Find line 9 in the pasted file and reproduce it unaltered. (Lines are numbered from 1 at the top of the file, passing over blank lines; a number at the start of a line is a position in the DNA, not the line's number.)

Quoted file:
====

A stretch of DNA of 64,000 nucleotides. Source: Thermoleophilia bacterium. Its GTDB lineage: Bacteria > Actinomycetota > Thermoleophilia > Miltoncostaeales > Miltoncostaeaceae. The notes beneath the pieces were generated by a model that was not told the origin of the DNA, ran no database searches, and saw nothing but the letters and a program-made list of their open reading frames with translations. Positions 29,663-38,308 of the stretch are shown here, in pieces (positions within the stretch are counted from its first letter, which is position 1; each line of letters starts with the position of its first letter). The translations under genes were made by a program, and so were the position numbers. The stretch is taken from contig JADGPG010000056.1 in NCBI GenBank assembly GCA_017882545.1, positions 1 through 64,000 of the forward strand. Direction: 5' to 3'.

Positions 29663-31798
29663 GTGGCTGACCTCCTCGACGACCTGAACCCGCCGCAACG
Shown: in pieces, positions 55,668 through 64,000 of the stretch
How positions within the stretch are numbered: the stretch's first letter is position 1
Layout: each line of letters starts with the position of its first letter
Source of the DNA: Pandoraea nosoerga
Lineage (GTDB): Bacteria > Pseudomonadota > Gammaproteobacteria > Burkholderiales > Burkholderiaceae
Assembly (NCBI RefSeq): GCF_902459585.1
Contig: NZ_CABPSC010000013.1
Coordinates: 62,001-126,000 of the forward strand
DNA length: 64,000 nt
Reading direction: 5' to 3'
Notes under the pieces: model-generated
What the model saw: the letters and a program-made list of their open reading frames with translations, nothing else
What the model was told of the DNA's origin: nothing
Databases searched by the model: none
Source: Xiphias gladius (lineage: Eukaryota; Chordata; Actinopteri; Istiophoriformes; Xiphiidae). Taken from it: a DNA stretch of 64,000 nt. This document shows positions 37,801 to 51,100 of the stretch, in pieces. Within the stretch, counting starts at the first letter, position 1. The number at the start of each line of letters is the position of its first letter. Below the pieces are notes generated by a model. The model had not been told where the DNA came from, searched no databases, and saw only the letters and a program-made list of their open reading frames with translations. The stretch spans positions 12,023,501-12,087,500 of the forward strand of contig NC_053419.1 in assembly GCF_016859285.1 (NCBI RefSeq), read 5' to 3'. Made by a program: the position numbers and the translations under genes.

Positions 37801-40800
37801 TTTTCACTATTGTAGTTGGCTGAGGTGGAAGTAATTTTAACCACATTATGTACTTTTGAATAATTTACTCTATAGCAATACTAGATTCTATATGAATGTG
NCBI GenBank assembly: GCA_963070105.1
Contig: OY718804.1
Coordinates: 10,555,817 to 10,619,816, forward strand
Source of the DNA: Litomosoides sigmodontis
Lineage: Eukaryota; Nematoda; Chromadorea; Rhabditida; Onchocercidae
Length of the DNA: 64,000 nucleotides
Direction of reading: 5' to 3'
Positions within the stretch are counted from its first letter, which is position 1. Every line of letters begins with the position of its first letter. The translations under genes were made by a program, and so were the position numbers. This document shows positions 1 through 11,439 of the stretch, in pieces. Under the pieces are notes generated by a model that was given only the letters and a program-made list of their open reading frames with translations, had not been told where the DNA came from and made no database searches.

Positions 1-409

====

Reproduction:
Assembly (NCBI RefSeq): GCF_902459585.1